Posted on | December 23, 2011 | 19 Comments
“Ye thought evil against me; but God meant it unto good.”
— Genesis 50:20 (KJV)
It’s strange sometimes how you find stuff to blog about. Some people are systematic — Smitty’s always sending me stuff he finds with a newfangled doohickey called a “feedreader” — but I’m kind of random myself.
Last night a reader e-mailed to say that Allahpundit had “stolen” the Virginia ballot-access story from me. You can compare Allah’s 8 p.m. post to the post I put up at 5:33 p.m. (extended with multiple updates), and see whether you think I might have merited at least a hat-tip. However, as I pointed out in replying to my e-mailer:
A. You can’t copyright an idea; and
B. Nobody owns the facts.
There have been occasions when some bloggers have made outrageous accusations that their material was “stolen” by other bloggers. Such accusations are always tiresome and usually mistaken. And in this particular case, it wasn’t as if I was down in Richmond doing original reporting from the Virginia elections office.
No harm, no foul.
Then I got looking at some of the comments on the Hot Air thread about the Virginia ballot story, and the internecine hostility was off the hook. People calling each other trolls and stuff, threatening to get people banned, etc. And toward the end, as the comment flamewar was petering out, somebody wondered why certain commenters had stopped flaming, and another commenter said he thought everybody had run off to the Quote-of-the-Day post. So I decided to check that out, and found this item about an analysis of Ron Paul’s personal investment portfolio, made public as part of his required FEC disclosure:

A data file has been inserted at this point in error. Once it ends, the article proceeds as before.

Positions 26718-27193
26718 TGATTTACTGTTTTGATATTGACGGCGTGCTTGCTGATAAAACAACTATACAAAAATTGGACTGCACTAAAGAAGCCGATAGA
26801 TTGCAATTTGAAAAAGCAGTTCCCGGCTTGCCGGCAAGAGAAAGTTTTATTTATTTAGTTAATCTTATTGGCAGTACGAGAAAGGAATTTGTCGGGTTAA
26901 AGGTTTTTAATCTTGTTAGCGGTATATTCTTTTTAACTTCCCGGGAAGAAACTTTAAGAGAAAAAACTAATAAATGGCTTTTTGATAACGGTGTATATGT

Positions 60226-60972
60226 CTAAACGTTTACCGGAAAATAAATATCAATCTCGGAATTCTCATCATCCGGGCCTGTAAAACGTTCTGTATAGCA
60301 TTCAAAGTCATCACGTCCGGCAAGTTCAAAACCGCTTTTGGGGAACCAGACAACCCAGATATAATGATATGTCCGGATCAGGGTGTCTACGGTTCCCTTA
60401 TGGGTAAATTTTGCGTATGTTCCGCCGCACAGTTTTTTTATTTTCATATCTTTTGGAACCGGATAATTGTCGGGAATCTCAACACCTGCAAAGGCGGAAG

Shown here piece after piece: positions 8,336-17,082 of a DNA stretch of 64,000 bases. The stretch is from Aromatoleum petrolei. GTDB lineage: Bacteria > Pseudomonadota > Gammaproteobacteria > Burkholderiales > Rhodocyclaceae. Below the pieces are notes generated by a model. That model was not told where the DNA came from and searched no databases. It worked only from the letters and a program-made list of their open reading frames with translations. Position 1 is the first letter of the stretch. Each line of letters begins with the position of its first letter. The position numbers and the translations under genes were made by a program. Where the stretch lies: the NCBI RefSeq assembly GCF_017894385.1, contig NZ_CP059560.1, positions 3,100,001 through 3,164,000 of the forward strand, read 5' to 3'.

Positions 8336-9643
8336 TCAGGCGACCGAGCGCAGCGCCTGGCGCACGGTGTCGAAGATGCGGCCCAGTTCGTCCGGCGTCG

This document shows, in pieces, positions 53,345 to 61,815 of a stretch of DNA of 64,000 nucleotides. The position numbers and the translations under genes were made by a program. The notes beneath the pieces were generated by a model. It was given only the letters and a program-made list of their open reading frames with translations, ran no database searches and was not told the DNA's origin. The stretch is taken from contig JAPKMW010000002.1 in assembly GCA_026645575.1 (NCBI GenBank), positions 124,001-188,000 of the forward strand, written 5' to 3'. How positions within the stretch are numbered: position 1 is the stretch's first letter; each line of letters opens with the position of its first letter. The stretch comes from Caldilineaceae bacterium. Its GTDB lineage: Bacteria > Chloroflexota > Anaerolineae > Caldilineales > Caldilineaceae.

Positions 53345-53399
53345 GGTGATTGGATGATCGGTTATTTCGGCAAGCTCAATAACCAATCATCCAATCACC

“At our request, William Bernstein, an investment manager at Efficient Portfolio Advisors in Eastford, Conn., reviewed Rep. Paul’s portfolio as set out in the annual disclosure statement. Mr. Bernstein says he has never seen such an extreme bet on economic catastrophe. ‘This portfolio is a half-step away from a cellar-full of canned goods and nine-millimeter rounds,’ he says.”
Which is a damned fine quote, I think everyone will agree.
But I never would have known about that, if it hadn’t been for the e-mail about Allah “stealing” the Virginia ballot story. This goes to show, I think, the lesson that Joseph derived from his experiences: His brothers hated him for being the favorite, and were willing to leave him to die, but one brother was merciful enough to suggest that instead they sell Joseph into slavery.
Perhaps you know the rest of the story: By God’s grace, Joseph rose to become a mighty minister in the kingdom of Egypt. And when the famine came, Joseph’s brothers were sent to seek food in the Pharoah’s kingdom. They did not recognize the minister as their lost brother Joseph, but he recognized them, and contrived to bring the whole family to Egypt.
When at last Joseph revealed to his brothers the truth — that he, the powerful vizier on whose goodwill they depended, was in fact the brother they had spitefully sold into slavery — his brothers were terrified at the prospect of his vengeance. But he sent them to fetch their father, and when the family was reunited, Joseph told his brothers, “ye thought evil against me; but God meant it unto good.”
Being a miserable excuse for a Christian, I rarely resort to preaching. Yet we are saved by God’s grace and not by our own merit, and nothing is so awesome to contemplate as the sovereignty of God, who has power to save whom He will, even the most wretched of sinners. And to those whom God favors He bestows blessings, preserving against all peril.